Entangled Edge / May 27, 2014 / $.99 digital
Reporter Saroj Shah has been in love with bass player and bartender Adam Harper since her first day of college—seven years ago. Forever thinking of her as part-friend and part-little sister, he's just been too blind, and too clueless, to see it. Until one pivotal moment pulls her into the spotlight.
The moment Saroj steps on stage, Adam sees his friend in a new light. He can't take his mind off of her and realizes they could make beautiful music together. But seven years is a long time and Saroj is ready to move on. Adam will have to hit the right note if he wants to prove to Saroj he was worth the wait.
Seven years is a long time to suffer from unrequited love. In the friends-to-lovers novella Opening Act, Saroj Shah has been the one carrying the torch for one of her best friends, musician Adam Harper. Opening Act probably has the most stubborn hero I have read in a long time; he’s also probably the sweetest. The world that Snyder created for her lovers is filled with laugh out loud humor and poignant emotional connections.
Saroj has had it with pining after Adam Harper. After seven years and many mates between them, it’s obvious that Adam is never going to take her blatant feelings for him seriously. Adam's deliberately obtuse view of his relationship with Saroj is first shaken and then broken when mutual friend and band member Johnny Ray makes out with her one night. JR is a notorious playboy that I actually wouldn’t mind reading more about; he’s bisexual, naughty, funny, and sensitive enough that we can tell he is damaged.
JR is part of the endless population of people that knows how Saroj feels about Adam, but more importantly, he is part of an important population of people that knows how Adam feels about Saroj—unfortunately, Adam himself has not joined that community. When JR openly flirts with Saroj she has a few “why not?” moments; after all, they are both single and it turns out JR’s raunchy reputation is honestly earned. As Adam’s roommate, JR was willing to bet that any involvement with Saroj would drive Adam crazy, and boy, was he right. He was so right, in fact, that Adam decided he couldn’t let Saroj leave the bar with JR’s kiss on her lips, so he gave her one of his own.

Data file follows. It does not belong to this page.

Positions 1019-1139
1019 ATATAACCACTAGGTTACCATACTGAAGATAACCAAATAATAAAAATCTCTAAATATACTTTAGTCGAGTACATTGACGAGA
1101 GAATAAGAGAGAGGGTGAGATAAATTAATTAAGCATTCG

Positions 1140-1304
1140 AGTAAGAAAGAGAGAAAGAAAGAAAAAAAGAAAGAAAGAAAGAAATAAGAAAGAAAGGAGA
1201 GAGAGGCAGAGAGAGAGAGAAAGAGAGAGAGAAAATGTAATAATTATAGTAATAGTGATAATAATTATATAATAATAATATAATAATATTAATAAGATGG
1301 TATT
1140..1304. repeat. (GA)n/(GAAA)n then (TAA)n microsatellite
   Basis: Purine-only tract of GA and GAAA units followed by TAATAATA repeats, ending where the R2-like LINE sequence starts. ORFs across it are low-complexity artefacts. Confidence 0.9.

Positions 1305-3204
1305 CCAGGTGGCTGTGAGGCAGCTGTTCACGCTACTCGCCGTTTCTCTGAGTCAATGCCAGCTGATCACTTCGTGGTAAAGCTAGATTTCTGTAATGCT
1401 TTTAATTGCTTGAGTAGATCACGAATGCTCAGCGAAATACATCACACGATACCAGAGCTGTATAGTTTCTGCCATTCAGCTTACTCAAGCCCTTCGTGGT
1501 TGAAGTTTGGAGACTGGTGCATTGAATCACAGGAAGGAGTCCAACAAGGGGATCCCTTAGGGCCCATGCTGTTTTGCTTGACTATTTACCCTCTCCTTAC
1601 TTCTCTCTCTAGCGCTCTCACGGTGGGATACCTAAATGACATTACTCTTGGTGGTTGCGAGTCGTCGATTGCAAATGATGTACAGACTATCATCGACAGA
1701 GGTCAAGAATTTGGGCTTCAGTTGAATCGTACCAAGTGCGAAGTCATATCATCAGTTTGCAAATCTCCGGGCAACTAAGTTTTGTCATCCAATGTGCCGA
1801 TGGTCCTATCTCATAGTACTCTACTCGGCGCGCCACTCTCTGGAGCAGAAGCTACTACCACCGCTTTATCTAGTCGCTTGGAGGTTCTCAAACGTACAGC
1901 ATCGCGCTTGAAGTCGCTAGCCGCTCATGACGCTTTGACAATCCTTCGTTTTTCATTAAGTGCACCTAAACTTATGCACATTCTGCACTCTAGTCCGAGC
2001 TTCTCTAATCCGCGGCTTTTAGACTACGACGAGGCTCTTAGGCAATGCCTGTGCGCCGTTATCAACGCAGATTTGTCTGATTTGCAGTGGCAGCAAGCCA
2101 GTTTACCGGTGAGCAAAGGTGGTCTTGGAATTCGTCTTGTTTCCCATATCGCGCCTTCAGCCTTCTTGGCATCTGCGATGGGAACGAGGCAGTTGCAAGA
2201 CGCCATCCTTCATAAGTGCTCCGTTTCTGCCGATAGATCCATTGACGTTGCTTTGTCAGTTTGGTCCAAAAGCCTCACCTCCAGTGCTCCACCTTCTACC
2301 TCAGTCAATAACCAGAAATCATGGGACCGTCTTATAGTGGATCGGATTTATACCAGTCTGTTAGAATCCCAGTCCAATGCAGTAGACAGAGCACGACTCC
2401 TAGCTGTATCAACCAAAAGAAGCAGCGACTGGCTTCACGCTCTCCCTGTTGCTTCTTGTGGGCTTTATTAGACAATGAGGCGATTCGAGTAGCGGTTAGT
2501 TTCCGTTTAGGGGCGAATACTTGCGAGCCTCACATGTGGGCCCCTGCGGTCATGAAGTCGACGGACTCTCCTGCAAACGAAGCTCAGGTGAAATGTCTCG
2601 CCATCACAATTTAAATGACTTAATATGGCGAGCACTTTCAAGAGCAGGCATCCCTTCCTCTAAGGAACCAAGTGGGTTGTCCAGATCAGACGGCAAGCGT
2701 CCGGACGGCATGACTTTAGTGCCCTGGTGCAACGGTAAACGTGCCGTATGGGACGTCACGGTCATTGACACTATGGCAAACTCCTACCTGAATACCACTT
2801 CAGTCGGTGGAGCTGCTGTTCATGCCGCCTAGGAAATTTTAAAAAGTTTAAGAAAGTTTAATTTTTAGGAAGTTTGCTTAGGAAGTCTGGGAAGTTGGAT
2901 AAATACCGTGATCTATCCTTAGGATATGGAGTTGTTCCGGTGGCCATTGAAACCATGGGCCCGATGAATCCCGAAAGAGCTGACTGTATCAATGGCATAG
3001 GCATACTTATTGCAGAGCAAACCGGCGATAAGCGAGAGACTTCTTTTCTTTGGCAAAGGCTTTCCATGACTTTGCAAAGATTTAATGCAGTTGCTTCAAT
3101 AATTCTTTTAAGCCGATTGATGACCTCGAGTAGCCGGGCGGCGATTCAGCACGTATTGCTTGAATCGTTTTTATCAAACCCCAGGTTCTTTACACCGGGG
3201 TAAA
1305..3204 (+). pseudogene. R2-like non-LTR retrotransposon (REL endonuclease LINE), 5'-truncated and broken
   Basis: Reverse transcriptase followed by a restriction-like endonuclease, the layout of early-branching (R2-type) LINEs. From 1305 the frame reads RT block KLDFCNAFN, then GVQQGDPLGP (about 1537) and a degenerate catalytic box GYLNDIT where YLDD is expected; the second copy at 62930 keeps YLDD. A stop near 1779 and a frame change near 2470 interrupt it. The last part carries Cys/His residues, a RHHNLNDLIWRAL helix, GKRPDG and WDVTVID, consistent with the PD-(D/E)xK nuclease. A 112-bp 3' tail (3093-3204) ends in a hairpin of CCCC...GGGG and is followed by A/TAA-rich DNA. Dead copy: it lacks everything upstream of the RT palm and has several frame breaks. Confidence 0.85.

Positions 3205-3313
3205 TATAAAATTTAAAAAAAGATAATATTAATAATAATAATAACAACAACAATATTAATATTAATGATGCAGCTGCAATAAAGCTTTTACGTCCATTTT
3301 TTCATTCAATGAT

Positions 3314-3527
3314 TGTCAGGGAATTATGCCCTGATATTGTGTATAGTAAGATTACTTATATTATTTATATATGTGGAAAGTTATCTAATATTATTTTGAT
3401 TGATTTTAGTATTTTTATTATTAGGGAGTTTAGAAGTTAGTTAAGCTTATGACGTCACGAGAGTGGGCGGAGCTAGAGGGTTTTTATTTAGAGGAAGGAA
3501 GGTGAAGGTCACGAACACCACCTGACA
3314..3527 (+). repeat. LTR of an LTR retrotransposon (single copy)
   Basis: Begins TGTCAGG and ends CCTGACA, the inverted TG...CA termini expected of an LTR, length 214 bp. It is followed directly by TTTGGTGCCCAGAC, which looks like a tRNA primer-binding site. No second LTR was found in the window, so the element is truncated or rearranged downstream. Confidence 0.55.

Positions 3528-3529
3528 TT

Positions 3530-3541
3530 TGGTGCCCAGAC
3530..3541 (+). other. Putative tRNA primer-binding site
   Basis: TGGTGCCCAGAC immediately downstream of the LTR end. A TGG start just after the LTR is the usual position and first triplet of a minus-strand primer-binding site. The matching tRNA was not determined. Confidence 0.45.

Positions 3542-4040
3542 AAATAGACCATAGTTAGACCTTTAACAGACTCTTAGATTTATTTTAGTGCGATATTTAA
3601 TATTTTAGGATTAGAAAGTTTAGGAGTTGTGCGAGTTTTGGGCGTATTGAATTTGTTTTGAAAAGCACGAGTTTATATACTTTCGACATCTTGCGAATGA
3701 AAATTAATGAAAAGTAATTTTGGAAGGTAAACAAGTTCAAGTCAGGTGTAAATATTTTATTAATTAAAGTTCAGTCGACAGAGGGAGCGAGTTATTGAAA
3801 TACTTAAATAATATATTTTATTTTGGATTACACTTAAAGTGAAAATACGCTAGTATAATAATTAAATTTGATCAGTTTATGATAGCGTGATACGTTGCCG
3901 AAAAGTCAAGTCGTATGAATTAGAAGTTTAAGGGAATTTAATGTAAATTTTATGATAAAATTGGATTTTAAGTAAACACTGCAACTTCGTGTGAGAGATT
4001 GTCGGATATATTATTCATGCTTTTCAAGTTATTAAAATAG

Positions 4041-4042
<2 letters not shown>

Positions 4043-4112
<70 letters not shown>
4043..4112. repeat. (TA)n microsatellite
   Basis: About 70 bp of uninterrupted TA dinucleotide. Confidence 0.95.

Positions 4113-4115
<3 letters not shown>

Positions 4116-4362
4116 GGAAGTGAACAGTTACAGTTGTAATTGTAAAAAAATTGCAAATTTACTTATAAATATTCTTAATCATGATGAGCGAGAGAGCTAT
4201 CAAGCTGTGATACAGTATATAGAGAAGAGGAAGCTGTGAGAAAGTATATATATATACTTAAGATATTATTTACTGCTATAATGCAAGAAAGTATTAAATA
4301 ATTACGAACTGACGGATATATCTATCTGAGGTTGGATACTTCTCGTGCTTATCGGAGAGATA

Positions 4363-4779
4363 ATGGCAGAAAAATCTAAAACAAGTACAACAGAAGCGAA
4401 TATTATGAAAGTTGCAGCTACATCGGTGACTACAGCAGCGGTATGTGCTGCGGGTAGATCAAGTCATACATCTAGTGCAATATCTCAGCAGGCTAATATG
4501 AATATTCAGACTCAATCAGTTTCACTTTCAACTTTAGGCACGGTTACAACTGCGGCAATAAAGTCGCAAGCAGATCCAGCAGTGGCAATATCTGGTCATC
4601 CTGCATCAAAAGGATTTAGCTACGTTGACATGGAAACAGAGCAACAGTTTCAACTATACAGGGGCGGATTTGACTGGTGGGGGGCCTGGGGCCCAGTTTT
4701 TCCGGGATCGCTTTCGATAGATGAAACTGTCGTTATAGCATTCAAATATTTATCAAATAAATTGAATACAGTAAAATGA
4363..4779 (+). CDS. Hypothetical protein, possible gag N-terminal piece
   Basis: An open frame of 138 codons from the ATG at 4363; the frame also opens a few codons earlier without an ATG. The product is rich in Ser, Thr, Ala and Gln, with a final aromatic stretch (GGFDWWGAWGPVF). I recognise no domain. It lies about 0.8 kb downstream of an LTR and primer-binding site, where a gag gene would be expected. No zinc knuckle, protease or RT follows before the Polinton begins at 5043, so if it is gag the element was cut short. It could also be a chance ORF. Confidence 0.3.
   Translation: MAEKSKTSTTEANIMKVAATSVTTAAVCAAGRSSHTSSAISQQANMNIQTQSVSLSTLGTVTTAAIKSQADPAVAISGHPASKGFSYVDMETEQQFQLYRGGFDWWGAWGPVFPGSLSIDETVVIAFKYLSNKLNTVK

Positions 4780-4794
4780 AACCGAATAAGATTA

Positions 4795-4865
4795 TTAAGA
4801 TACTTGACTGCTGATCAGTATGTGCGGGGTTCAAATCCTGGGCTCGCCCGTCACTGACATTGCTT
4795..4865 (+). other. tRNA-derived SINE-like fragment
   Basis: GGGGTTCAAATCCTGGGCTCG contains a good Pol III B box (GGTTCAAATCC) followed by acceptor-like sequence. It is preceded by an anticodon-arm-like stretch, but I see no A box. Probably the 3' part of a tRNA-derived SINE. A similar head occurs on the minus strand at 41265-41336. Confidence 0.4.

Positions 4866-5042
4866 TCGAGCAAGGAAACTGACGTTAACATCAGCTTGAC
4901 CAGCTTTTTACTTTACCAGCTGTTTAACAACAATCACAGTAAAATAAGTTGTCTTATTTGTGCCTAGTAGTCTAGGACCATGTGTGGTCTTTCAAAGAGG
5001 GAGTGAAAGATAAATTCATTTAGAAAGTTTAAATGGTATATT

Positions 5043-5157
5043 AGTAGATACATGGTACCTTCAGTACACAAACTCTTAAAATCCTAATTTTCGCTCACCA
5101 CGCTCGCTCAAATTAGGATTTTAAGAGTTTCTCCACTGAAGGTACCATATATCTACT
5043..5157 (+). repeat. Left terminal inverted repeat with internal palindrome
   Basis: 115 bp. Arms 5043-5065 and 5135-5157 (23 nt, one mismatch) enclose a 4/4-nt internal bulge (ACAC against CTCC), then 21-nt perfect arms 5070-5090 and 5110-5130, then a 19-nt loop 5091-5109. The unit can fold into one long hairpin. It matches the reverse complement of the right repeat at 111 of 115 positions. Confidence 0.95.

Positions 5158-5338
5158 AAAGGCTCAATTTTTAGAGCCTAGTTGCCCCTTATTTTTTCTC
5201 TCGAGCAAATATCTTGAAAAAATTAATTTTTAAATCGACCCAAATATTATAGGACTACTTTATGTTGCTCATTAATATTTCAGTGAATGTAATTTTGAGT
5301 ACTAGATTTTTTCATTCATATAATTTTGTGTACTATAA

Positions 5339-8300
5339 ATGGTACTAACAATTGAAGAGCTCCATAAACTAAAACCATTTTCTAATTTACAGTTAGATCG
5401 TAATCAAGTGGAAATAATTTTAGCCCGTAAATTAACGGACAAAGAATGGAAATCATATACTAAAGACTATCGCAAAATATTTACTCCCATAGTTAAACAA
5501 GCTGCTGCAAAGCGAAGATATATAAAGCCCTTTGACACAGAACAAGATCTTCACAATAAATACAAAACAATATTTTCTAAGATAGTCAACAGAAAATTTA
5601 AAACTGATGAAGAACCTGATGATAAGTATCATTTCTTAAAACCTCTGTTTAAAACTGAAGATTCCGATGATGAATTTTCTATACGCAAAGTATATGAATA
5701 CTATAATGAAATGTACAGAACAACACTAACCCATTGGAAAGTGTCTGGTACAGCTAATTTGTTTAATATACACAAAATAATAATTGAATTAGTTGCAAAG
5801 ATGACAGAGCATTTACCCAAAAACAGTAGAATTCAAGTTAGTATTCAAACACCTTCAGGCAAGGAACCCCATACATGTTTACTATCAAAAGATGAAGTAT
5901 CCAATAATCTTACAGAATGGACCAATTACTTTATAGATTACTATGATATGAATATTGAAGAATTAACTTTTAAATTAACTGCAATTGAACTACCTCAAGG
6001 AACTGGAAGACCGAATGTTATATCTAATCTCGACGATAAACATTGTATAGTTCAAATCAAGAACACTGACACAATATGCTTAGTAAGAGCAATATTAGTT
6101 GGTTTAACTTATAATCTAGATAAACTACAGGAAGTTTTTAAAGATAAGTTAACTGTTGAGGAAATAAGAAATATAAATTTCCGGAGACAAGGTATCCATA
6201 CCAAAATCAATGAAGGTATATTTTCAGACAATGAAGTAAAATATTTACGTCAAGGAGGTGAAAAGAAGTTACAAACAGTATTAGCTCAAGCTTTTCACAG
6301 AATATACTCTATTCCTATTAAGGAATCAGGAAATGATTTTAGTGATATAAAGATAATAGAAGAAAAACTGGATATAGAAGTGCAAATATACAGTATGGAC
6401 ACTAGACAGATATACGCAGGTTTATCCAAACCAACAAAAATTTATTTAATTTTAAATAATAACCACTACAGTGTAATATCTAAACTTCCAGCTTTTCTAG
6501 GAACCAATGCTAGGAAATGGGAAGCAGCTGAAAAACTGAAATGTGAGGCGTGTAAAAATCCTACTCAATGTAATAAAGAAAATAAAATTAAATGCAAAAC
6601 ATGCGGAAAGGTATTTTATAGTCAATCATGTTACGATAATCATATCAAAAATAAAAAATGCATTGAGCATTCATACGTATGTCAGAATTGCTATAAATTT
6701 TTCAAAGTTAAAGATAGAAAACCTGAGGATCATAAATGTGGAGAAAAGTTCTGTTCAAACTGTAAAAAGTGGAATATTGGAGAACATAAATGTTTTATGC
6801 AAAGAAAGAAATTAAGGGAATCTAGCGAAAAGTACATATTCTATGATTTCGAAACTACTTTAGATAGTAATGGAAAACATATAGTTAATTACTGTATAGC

Now Saroj has a serious problem. What do you do when your longtime crush finally notices you...but only because a mutual friend notices you first? Well, Saroj does what I probably would have done, and gets pissed off. Snyder does such a great job of packing years of history into this novella, helping us understand their relationship as friends and what happens when that switch gets flipped to lovers. Upon meeting Saroj, Adam immediately starts treating her as a little sister. Saroj calls him out on it later, telling him he friend-zoned her before it had a name. Adam prides himself on being a good guy. He is friends with all of his ex-girlfriends and generally well liked.
What we learn about Adam is that he never imagined the two of them together because he thinks Saroj is too good for him. When he and Saroj have an argument and she reveals to him that she is in love with him and imagined having his babies he was completely shocked, telling her he didn’t even know that was an option in their relationship.
Over the years, Saroj has owned embarrassing moment after embarrassing moment in her fruitless pursuit of Adam. As a journalist, she has written biased reviews of Adam’s band to the delight of her teasing co-workers; as a student her first encounter with him was in the showers when she found out the hard way that the dorm was coed; with her girlfriends he is a regular topic of discussion at sunday brunch; even her parents check in with her about Adam, and they don’t even like him because they are suspicious about his intentions towards her. Adam has serially dusted her feelings off as a minor crush and despite the fact that he deserves every bit of what he gets you almost (almost!) feel sorry for him by the time Saroj gets done with him. Opening Act is a funny, sexy read until the curtain closes.
Learn more or pre-order a copy of Opening Act by Suleikha Snyder, available May 27, 2014:
Nicole Leapheart's alter ego is Miss Boxy Frown, and she posts book reviews and TV recaps at missboxyfrown.blogspot.com. She reads and watches everything from romance to sci-fi, but enjoys it even more if some smut is involved. And tattoos.